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November 28, 2006


Ian Brander



A growing forest absorbs CO2 from the atmosphere but a mature forest is carbon neutral. A mature forest can continually absorb CO2 if treated in a specific way. The forest must be consistently managed to remove all dead, diseased and thinned material. This wood material will be collected at a central facility, where it will be burned, composted, and/or gasified, producing electric power or hydrogen, in a process which will not release the CO2 (as would have happened in the natural decomposing process.) Instead, the CO2 will be captured and sequestered in porous rock formations underground. The managed forest will continually grow and absorb CO2 which will, in turn, be continually collected and sequestered.


CO2 is necessary to life. Plants use power from the sun to break apart the CO2 molecule. The plant keeps the carbon and releases the oxygen. All biological organisms are mainly built of carbon. A tree takes minerals and nutrients and water from the ground but its main structure is carbon taken from CO2 in the air. As it requires energy to break the CO2 molecule apart, the energy can be regained by recombining carbon and oxygen. All animals and most machinery take advantage of this process. As animals,we eat carbon and breathe oxygen; we then breathe out CO2 after a chemical combining process which provides our energy. This is not introducing any new carbon into the cycle. When a plant dies, its carbon is recombined by a wide variety of biological processes, all of which take advantage of the energy released. Burning wood and decomposing wood release the exact same amount of CO2. The natural carbon cycle releases vast amounts of CO2, but it also takes up vast amounts of CO2 in a cycle that has been stable and balanced since the last ice age.


Our machines use the same process of combining carbon and oxygen to take advantage of the energy released. The problem with this process occurs because we are not tapping into the existing carbon supply in the atmosphere, but are instead using carbon which had been sequestered inside the earth’s crust. This introduced carbon is what has unbalanced the carbon cycle and caused global warming. In a hypothetical world, where we suddenly stopped using fossil fuels and releasing extra CO2, we would still want to draw down the excess CO2 to try to prevent the melting of the polar ice caps and other positive feedback mechanisms. In the real world, where we are not about to stop using fossil fuels, it becomes far more urgent to draw down as much CO2 as possible and sequester it back inside the earth’s crust.


The process of managing a portion of the world’s mature forests in a way that sequesters CO2 is important in that it may be the only practical way of actually drawing down significant amounts of CO2. This could potentially prevent the elimination of many species by giving them extra time to adapt to their changing environment. The negative aspects of this process must be weighed against this huge benefit.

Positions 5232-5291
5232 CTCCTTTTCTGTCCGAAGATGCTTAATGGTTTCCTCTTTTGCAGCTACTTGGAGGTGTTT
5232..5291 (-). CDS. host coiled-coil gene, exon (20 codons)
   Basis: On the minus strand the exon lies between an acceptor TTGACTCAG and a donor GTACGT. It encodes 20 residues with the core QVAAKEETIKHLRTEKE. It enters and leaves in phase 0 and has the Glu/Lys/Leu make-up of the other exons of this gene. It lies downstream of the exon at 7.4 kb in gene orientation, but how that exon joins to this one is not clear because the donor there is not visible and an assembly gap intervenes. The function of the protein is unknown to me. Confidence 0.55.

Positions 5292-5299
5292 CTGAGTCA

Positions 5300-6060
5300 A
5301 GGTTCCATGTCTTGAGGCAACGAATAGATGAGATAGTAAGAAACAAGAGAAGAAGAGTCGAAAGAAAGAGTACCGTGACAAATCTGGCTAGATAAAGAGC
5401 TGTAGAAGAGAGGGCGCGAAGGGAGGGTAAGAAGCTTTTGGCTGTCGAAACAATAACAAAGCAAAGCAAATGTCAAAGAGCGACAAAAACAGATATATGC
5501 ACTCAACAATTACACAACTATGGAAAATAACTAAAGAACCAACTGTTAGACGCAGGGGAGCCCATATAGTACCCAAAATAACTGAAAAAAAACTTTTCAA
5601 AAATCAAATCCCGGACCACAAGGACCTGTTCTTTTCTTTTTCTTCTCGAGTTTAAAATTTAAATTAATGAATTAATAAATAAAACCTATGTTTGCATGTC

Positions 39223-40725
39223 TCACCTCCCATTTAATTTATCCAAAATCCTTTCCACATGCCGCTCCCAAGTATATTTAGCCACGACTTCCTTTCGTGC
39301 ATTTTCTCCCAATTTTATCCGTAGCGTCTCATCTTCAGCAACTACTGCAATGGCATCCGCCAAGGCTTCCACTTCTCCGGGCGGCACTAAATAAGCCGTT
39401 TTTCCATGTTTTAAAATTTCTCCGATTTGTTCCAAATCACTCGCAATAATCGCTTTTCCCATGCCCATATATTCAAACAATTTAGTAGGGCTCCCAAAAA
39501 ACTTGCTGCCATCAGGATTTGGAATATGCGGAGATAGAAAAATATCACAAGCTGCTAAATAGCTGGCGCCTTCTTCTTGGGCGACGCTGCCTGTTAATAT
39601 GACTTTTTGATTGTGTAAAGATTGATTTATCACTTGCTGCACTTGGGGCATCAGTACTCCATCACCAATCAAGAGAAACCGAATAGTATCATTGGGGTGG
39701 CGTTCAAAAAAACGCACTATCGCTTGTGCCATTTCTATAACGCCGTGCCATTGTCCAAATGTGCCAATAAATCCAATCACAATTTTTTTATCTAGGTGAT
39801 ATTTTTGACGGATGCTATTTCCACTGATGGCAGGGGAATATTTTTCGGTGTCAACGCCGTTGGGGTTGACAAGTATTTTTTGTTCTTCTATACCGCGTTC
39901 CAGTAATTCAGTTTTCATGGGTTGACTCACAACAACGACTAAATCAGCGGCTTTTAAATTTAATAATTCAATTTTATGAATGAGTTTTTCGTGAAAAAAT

• One potential problem with CO2 sequestration is that oxygen is being sequestered along with carbon. As oxygen is relatively plentiful, this would not cause an immediate problem. It must, however, be studied and monitored.
• The process produces power, but it also requires power to gather in the wood resources and to pump the CO2 along the pipeline and then underground. My guess is that there would be a net power supply to nearby communities.
• Wild spaces would be intruded upon by roads, pipelines and power lines. All we could do is try to minimize the ecological footprint with careful planning.
• The management of the forest will be a boon to logging operations. Trees will grow larger and straighter and selective logging will be far easier to do.
• The risk of fire would be much reduced.
• Inside the managed areas there will be very little rotting wood, therefore biological processes and animal habitats which require rotting wood may be forced out of the neighbourhood. These managed areas would be surrounded by untouched forest; and, although some animals may be forced to relocate, others might find the plentiful new growth much to their liking.
• This process will be labour intensive, at least at the beginning. This can be considered good (for employment) or bad (adding to costs.) It will, of course, become more automated as it evolves.

Another huge question is whether managing forests in this manner can be financially self-sufficient. Income could be derived from three sources: forestry; electrical production; and carbon credits. Carbon credits could possibly be the larger income of the three. Since this would probably be the only method of drawing down carbon, it would receive extra carbon credits.

A cost benefit analysis followed by a test site would answer many questions. Government funding for research and development is likely the only way to do a practical test. Governments attempting to reach greenhouse gas targets will likely be highly motivated to fund such a test project.

Ian Brander
1042 E. 20th Ave.,
Vancouver, BC
V5V 1N8


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